Sunday, April 11, 2010

Manufacturing the Autopilot System

This autopilot system was initially designed and made back in May of 2007 (just about three years ago now!), and the software that was written for it (and its functionality) has since undergone some major improvements, which I'll be discussing in a future post.

The details here are only fairly basic, so if you'd like any more information or for me to clarify anything, please let me know and I'll do my best to answer!

This first photograph shows the bare faceplate after its initial machining. You'll notice that it's made of clear acrylic, as that allows for the engraving (shown later) to be backlit. In this unpainted shot of the front panel, it's also possible to see the recesses which were cut in the rear of the panel to allow for the buttons to be fitted correctly.

Once the face plate had been done, the next step was to position and fit the vertical speed encoder. The vertical speed roller wheel was machined from a flat sheet and painted. All of the buttons and knobs needed to be machined also. The knobs were made from acetal and were 'knurled' with the appropriate hatch pattern.

Once the sizes of the various pieces had been verified as correct, it was then time to begin finishing them. The first step was to paint the face plate with two coats, as the paint needed to be thick enough to prevent unwanted backlighting from seeping through.

The engraving of the main panel was done after leaving the paint to dry thoroughly over three days or so. This is important, because if the paint isn't completely dry when you engrave, it will 'tear' and give a bad finish. To test for the correct brightness and effect, in the photograph above there's a red LED temporarily hooked up behind the top left arrow.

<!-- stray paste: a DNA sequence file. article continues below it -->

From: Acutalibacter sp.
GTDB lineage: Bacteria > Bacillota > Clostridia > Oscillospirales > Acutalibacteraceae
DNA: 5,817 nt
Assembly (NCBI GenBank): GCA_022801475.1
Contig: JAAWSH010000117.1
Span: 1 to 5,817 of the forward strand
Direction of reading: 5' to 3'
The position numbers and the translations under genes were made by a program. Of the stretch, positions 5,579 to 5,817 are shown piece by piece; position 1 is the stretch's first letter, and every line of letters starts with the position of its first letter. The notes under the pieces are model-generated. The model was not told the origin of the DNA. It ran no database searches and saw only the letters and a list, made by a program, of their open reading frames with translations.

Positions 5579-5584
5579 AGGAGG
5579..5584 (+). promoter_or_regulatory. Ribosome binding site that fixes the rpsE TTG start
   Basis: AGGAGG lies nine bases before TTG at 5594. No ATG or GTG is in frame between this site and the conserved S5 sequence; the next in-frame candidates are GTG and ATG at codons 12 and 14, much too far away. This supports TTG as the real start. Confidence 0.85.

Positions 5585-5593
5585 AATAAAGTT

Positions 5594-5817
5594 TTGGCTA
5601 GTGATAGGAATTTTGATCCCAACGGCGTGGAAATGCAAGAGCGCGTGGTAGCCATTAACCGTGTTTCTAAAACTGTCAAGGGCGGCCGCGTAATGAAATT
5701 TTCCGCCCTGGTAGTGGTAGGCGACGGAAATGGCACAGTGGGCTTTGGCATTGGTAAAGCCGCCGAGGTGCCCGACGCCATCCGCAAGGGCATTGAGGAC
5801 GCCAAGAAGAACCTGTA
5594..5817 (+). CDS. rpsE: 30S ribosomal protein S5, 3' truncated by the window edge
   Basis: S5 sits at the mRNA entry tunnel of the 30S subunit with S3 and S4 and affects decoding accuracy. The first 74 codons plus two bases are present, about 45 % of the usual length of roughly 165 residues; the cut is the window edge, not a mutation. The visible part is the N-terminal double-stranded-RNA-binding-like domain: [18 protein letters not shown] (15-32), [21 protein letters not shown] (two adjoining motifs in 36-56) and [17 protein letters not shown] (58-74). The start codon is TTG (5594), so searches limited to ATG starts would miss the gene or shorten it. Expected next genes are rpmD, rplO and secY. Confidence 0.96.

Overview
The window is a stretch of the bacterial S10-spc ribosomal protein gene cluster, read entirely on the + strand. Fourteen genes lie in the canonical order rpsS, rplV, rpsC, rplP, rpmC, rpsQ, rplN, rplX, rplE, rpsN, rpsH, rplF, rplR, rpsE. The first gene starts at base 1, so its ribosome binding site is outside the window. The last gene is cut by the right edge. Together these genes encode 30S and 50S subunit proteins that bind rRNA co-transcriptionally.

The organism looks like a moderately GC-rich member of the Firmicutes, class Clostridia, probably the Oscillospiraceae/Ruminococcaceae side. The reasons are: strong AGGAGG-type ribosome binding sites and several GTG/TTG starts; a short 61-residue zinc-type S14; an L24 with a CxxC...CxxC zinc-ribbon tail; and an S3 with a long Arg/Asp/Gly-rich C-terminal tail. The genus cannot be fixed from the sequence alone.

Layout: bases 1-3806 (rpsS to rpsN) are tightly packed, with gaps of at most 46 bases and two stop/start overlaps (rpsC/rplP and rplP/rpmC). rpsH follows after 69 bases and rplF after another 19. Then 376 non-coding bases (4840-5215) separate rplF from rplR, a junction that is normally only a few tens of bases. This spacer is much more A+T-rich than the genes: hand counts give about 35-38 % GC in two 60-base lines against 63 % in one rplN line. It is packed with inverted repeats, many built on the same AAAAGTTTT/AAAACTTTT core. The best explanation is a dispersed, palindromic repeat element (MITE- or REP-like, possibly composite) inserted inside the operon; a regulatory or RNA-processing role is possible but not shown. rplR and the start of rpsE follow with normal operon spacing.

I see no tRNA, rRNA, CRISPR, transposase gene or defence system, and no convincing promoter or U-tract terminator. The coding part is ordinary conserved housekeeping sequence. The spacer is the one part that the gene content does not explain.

In this instance, I engraved all of the buttons prior to cutting them from the sheet. This was done because of the relatively small size of the buttons, which might've caused unnecessary difficulties in clamping them down after the fact. It was easier to do it this way. Naturally, this piece of material had been painted well in advance to allow adequate time for it to dry.

Once the collection of buttons had been cut out, it was then time to file them to give a nice finish.

Above are the finished panels just prior to their installation. The top panel, or rather it's accompanying software and operation, will be discussed in more detail shortly; there are still a few minor tweaks being made to its software.

And here, of course, is the Autopilot fully installed and operating in my ATR72 Simulator.


  1. Really nice work, saw the post on HaD!

  2. What kind of bit do you use on the cnc machine in order to cut out those button holes on the main panel?

  3. Very nice work! How are you actually sensing button presses and mounting the switches/sensors to the buttons to get a decent tactile response and some mechanical stability?

  4. I have to say, your sim pit looks about 5 times as nice as most small aircraft cockpits I've seen. VERY nice work.

  5. What software are you using to generate toolpaths? I've got a hobby CNC up and running, and I'm looking for CAM software suggestions. I'm especially interested in how you're generating the text toolpaths.

  6. Your cockpit looks better than most aircraft I've worked on.

    Great job!

  7. This is exactly what i'm wanting to do and seeking help with.
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    I have buyers in waiting for a finished product, money to be earned.
    Contact or

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